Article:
Then there's Sirius Black, who himself used to be a bully to Snape when they where growing up, gave him the nickname "Snivellus" and even attempted to feed him to Remus Lupin while transformed into a werewolf. Even into his thirties, an age when most adults would put behind their childish grudges, he still is quite rude to Snape and calls him Snivellus a few times.
Sirius also never misses the opportunity to yell at or bully Kreacher, his House Elf. In the movie adaption of Harry Potter and the Order of the Phoenix, Kreacher's screen time was cut quite a bit but we do get to see Sirius' outburst of shouting "Kreacher! That's enough of your bile! Away with you!". Given that Kreacher is a two, perhaps three-foot-tall house servant and Sirius is twice his size and a wizard to boot make the scene a little disturbing. But despite all his flaws (perhaps exacerbated by his twelve years of mind rape in Azkaban and an abusive upbringing), he is still capable of feeling immense affection and loyalty, acts of great bravery and kindness, and is staunchly on the side of the good.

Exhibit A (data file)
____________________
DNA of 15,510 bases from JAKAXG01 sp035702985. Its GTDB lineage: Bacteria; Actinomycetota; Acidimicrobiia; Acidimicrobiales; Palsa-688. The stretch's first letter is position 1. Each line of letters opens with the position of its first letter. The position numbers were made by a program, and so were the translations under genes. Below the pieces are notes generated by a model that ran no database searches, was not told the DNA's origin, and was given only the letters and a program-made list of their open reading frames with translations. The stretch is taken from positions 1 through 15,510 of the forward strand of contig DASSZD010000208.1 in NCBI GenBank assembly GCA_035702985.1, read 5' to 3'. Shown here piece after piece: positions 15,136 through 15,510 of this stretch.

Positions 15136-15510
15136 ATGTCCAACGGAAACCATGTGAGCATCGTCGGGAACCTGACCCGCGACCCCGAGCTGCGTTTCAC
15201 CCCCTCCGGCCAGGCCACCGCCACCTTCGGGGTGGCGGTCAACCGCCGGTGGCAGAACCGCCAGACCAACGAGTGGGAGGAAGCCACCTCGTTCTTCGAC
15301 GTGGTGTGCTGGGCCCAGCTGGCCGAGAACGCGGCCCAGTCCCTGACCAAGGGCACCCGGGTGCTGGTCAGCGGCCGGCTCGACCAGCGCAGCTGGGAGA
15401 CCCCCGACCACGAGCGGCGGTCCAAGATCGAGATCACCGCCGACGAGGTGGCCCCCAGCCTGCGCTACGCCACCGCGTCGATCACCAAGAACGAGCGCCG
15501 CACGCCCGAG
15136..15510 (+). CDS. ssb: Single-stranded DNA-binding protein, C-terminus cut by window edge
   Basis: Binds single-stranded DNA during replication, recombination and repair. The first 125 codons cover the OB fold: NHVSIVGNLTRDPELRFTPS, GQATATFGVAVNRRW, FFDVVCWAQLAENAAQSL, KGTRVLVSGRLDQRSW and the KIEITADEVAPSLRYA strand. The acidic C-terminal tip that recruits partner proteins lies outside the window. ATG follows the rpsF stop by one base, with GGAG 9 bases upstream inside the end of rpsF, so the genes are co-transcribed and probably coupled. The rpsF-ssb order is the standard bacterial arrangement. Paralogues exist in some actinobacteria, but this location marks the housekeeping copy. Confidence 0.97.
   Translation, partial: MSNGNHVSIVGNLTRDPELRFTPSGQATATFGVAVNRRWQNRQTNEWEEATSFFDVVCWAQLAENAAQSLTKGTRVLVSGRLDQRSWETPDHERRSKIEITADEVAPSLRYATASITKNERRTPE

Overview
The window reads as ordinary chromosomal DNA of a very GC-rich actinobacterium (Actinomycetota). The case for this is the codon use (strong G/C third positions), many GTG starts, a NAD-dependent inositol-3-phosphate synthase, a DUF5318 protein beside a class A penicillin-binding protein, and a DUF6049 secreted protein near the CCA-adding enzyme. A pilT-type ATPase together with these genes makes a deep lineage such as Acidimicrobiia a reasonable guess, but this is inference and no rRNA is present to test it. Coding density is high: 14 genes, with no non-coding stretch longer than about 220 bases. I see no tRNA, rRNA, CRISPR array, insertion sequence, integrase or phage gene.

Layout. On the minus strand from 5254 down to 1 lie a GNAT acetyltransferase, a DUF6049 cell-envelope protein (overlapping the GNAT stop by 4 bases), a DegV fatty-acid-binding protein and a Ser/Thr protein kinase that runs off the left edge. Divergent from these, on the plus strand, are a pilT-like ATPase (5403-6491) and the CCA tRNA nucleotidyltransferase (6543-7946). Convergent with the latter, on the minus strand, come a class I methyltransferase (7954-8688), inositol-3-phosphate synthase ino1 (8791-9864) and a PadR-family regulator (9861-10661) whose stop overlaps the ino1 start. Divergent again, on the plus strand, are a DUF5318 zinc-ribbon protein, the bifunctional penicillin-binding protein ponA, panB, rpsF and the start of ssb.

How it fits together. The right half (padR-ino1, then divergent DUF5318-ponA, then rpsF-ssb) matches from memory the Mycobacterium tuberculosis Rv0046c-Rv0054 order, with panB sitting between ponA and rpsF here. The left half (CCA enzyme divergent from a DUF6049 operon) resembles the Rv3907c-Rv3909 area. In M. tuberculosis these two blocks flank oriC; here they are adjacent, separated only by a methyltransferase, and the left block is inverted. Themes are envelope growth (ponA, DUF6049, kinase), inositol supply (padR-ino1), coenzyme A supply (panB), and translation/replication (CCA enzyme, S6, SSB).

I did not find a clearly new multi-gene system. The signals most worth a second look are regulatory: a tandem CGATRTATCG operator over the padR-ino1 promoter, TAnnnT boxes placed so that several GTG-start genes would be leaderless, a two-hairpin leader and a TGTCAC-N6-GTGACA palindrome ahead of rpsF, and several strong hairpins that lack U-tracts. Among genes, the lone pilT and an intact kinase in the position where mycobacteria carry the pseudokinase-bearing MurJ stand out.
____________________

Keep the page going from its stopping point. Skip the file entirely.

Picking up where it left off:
In the books, James and Sirius's arrogant attitude to people they dismiss is used to Deconstruct this trope, showing what is likely to happen if a person, who is otherwise good, displays Moral Myopia or Moral Dissonance to a few others. Their condescending treatment of their friend Peter Pettigrew, admittedly a Dirty Coward, led the latter to never feel like a true friend but a toady, making him seek out, what Sirius admits, "the biggest bullies of the playground", making him a perfect traitor to Voldemort. Hermione herself points out that House Elfs show loyalty Because You Were Nice to Me, which means that Sirius' treatment of Kreacher, despite not being prejudiced against house-elves and being sympathetic himself, led to his death.